LL Cool J :: Bigger and Deffer :: Def Jam
** RapReviews "Back to the Lab" series **
as reviewed by Emanuel Wallace

Two years after dropping out of high school and releasing his critically acclaimed debut album, "Radio", LL Cool J returned with 1987's "Bigger And Deffer". This time around, the production duties were not handled by Rick Rubin, but rather the LA Posse. This production team was made up by Muffla, Big Dad, Bobcat, and DJ Pooh. On the front cover, LL is standing on a car that's parked in front of the same high school he decided to put on the back burner. This picture was taken by the legendary Glen E. Friedman. Many critics feel that this album pales in comparison to its predecessor, but it was still commercially successful due in part to the singles that the album spawned.

"Bigger And Deffer" opens with the single that was released first, "I'm Bad", which in my opinion is one of the best songs in not only LL's catalog, but in hip-hop history, period. It had everything that you could ask for in a battle rap: a pounding beat, witty punchlines, fierce cockiness, and chest-beating bravado that dared anyone to step up to the mic. If you're old enough to remember the anti-drug and damsel-in-distress themes of the accompanying video, then I'm sure you get a little nostalgic when one of the rappers of this era throws in one or two of the many memorable lines from this classic into their songs:

No rapper can rap quite like I can
I'll take a musclebound man and put his face in the sand
Not the last Mafioso I'm a MC cop
Make you say "Go LL," and do the wop
If you think you can outrhyme me, yeah boy I bet
Cause I ain't met a muthafucka who can do that yet
Trendsetter, I'm better my rhymes are good
I got a gold name plate that says "I wish you would"
And when rap begin then I gotta join in and
Before my rhyme is over, you know I'ma win
Cool J has arrived so you better make way
Ask anybody in the crowd they say "the kid don't play!"
Slaughter competition, that's my hobby and job
I don't wear a disguise because I don't owe the mob
Got a pinpoint rap that makes you feel trapped
So many girls on my jock, I think my phone is tapped
I'm bad!"

And that's just ONE verse. As the album continues with songs like "Kanday" and "Get Down", it quickly becomes evident that the production this time around is a little more busier. "The Bristol Hotel" is a narrative about a fictional hotel in Jamaica, Queens where a guy can get a little, uh...attention on any night (or day, for that matter) in Room 515. It's a humorous departure from the heavy battle rhymes, and is followed by "My Rhyme Ain't Done", another playful song where Uncle L flows about taking a trip into a deck of cards, and another trip into the world of cartoons. ".357-Break It Down" gets back on the braggadocios side of things, as LL taunts the competition, "get in the ring, and stop being a sissy!".

While the rest of the album has the strength to stand on its own, the singles are the reason that the LP remains memorable. Guitar riffs and scratching dominate the track on "Go Cut Creator Go", the Def Jam take on "Johnny B. Goode" and a showcase for Cool J's DJ, Cut Creator. "The Breakthrough" is another battle rhyme, and while it's not as hyped as "I'm Bad", it still manages to pack a punch (pun intended) and a few subliminal jabs at MC Shan. The song that follows paved the way for the love ballad style of rap. I can only imagine how many Will-You-Be-My-Girlfriend mixtapes started off with "I Need Love". Still a crowd favorite at parties, the DJ can kill the sound and let the audience take over as soon as the needle hits the record:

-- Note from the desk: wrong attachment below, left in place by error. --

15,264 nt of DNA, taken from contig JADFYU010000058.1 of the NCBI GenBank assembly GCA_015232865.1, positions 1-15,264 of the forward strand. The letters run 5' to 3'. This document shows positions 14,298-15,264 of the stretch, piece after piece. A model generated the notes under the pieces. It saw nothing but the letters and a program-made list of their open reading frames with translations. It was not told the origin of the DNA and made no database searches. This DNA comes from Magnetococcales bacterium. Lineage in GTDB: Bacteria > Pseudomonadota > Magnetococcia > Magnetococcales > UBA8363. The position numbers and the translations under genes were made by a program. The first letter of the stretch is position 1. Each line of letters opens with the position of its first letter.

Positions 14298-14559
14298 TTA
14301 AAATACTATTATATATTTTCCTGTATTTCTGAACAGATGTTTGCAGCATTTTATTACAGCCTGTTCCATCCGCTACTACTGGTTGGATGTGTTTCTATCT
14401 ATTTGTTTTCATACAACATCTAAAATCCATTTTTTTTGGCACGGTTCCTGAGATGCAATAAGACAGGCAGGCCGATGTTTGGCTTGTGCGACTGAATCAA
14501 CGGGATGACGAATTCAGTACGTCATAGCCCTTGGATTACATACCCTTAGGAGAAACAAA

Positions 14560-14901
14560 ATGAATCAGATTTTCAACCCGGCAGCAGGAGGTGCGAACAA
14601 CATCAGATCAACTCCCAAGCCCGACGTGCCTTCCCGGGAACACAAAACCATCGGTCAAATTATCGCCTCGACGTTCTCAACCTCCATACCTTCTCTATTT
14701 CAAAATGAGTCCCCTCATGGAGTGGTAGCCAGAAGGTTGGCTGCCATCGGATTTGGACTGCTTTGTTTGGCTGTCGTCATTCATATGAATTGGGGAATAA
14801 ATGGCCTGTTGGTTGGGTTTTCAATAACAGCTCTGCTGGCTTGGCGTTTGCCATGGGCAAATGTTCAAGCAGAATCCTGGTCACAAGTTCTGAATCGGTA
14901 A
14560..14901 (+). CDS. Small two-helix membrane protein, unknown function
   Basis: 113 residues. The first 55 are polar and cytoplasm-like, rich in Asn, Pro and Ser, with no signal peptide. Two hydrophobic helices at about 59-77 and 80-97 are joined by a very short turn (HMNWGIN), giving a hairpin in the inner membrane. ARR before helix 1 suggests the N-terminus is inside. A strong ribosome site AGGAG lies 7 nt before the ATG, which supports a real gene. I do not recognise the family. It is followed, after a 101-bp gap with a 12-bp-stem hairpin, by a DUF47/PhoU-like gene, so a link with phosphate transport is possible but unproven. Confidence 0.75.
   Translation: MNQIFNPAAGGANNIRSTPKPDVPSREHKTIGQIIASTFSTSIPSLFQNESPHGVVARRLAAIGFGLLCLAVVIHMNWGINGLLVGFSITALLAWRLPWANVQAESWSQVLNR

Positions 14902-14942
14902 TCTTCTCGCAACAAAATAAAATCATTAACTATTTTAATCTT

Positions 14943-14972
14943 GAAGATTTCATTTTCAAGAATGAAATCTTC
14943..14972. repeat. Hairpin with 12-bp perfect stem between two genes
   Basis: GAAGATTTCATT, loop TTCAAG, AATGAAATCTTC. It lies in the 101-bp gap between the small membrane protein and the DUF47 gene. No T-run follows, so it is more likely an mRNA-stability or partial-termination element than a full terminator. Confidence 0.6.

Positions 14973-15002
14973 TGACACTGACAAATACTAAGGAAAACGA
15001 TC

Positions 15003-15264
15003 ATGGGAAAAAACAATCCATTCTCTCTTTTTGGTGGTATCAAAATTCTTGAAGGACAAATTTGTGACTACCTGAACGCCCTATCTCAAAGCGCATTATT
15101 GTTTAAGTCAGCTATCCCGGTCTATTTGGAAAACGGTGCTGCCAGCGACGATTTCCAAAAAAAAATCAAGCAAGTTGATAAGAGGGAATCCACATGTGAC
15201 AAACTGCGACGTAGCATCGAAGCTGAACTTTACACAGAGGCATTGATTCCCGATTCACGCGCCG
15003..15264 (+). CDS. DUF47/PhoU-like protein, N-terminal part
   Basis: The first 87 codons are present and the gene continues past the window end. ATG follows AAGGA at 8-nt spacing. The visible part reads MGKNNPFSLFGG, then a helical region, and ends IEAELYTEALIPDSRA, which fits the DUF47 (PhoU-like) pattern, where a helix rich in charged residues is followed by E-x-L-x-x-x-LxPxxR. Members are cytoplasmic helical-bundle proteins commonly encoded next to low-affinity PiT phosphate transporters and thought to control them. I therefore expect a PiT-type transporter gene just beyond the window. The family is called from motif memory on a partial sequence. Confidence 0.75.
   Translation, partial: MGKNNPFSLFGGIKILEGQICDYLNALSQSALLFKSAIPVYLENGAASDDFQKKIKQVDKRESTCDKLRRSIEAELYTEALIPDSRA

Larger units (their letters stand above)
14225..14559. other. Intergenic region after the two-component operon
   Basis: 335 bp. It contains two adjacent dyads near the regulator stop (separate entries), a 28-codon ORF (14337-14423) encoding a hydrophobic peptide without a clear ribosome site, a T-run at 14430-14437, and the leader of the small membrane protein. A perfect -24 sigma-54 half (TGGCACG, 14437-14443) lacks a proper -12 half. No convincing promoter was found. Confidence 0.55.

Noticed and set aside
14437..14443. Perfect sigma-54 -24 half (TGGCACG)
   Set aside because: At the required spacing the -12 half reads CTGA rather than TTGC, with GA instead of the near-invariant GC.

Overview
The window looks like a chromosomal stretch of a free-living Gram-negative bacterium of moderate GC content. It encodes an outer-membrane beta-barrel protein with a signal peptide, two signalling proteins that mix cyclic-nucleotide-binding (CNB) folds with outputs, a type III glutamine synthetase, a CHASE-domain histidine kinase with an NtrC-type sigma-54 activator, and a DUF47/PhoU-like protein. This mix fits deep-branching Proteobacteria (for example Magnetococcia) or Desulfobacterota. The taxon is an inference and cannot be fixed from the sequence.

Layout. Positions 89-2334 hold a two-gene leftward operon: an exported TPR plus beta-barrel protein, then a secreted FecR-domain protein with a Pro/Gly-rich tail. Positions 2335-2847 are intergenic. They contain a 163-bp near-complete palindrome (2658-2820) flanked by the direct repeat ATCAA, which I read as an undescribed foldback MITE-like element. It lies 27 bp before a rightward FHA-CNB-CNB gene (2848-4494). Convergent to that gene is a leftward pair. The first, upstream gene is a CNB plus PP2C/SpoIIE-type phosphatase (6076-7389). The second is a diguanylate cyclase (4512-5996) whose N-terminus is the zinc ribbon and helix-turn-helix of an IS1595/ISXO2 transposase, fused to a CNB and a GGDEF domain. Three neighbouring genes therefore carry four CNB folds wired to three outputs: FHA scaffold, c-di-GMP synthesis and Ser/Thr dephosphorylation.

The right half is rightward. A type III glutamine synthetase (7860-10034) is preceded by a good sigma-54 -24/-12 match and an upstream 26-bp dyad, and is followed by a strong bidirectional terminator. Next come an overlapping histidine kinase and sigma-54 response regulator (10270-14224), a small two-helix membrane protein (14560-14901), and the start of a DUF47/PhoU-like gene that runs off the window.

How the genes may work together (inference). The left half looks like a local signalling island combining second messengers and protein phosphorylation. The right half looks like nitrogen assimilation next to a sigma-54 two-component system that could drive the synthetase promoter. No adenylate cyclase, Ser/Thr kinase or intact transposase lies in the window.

"When I'm alone in my room, sometimes I stare at the wall
And in the back of my mind I hear my conscience call
Telling me I need a girl who's as sweet as a dove
For the first time in my life, I see I need love
There I was, giggling about the games
That I had played with many hearts, and I'm not saying no names
Then the thought occurred, tear drops made my eyes burn
As I said to myself "look what you've done to her"
I can feel it inside, I can't explain how it feels
All I know is that I'll never dish another raw deal
Playing make-believe, pretending that I'm true
Holding in my laugh as I say that I love you
Saying amore, kissing you on the ear
Whispering "I love you" and I'll always be here
Although I often reminisce I can't believe that I found
A desire for true love floating around
Inside my soul, because my soul is cold
One half of me deserves to be this way till I'm old
But the other half, needs affection and joy
And the warmth that is created by a girl and a boy
I need love"

"BAD" closes out with "Ahh, Lets Get Ill" and "The Do Wop". The latter features a constant doo-wop harmonization in the background and chronicles a day in the life of a young James Todd Smith, or at least we are led to believe so, until we find out at the very end of the song that all the women, joyriding, and concert performances were all just a dream. On the surface, the concept seems like it would be quite corny, but surprisingly it comes off well, and the song has a lot of replay value.

To date, LL Cool J has released thirteen albums, all under the label that he helped build...Def Jam. Twelve of those thirteen albums have gone gold, seven have gone platinum, and four have even reached double platinum status. He's had battles with the likes of Kool Moe Dee and Canibus, and even made the jump to both big and small screens. The impact of this album can still be felt today in mainstream hip-hop with the flooding of what the Westside Connection would call "rappers in love...on the radio". For many years, Ladies Love has proclaimed himself the GOAT, and while that dubious honor is one that continues to be debated year after year, it's hard to deny the fact that his name belongs in the discussion. He's bad.

Music Vibes: 8 of 10 Lyric Vibes: 7 of 10 TOTAL Vibes: 7.5 of 10

Originally posted: September 1, 2009
source: www.RapReviews.com